2. How accurate are the geographic locations?
  3. How accurate are the heights or depths?
  4. Where are the gaps in the data? What is missing?
  5. How consistent are the relationships among the observations, including topology?

How can someone get a copy of the data set?

Are there legal restrictions on access or use of the data?
Access_Constraints: none
Use_Constraints: none
  1. Who distributes the data set? (Distributor 1 of 1)
    USGS Information Services
    Box 25286, Denver Federal Center
    Denver, Colorado
    USA

    1-888-ASK-USGS (voice)
    1-303-202-4695 (FAX)
    infoservices@usgs.gov
  2. What's the catalog number I need to order this data set? USGS Open-File Report 2006-1110
  3. What legal disclaimers am I supposed to read?
    This report is preliminary and has not been reviewed for conformity with U.S. Geological Survey editorial standards (or with the North American Stratigraphic Code). Any use of trade, product, or firm names is for descriptive purposes only and does not imply endorsement by the U.S. Government.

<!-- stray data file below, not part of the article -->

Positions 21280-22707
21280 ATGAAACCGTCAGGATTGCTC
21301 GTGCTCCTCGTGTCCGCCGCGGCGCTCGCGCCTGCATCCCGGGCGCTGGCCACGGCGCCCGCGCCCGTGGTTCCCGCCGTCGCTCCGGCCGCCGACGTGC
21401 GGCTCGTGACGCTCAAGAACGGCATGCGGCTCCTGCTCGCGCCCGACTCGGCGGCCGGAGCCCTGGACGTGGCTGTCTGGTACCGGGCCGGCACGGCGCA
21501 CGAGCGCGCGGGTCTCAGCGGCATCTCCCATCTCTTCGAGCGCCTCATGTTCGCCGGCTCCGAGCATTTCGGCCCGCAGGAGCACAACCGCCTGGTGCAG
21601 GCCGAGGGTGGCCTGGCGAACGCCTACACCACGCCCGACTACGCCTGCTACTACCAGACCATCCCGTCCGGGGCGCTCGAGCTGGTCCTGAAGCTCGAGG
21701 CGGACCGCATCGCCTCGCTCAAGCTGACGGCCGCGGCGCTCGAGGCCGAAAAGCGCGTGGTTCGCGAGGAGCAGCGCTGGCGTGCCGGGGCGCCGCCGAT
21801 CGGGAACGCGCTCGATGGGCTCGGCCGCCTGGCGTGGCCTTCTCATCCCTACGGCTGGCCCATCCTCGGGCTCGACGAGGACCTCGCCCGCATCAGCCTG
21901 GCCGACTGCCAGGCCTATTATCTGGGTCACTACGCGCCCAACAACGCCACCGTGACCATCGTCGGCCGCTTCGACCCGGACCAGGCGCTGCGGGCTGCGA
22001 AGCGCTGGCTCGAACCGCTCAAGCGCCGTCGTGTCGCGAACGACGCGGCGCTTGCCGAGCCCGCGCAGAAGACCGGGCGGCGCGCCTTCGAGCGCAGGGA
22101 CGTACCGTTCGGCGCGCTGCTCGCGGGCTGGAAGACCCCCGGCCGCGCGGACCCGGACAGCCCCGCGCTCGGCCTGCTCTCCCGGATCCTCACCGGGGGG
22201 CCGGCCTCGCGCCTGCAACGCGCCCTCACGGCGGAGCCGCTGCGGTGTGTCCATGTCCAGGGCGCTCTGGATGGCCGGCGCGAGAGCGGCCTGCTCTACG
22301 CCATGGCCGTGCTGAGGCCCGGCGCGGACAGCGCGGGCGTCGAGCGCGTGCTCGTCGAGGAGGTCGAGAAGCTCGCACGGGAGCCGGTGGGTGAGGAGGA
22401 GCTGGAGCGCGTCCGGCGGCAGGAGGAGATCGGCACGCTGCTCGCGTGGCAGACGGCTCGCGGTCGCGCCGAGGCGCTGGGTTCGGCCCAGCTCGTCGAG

4. How can I download or order the data?

Who wrote the metadata?

Dates:
Last modified: 23-Feb-2015
Metadata author:
Peter N Schweitzer
USGS Midwest Area
Collection manager, USGS Geoscience Data Clearinghouse, http://geo-nsdi.er.usgs.gov/
Mail Stop 954
12201 Sunrise Valley Dr
Reston, VA
USA

703-648-6533 (voice)
703-648-6252 (FAX)
pschweitzer@usgs.gov
Metadata standard:
Content Standard for Digital Geospatial Metadata (FGDC-STD-001-1998)

This page is <https://geo-nsdi.er.usgs.gov/metadata/open-file/2006/1110/metadata.faq.html>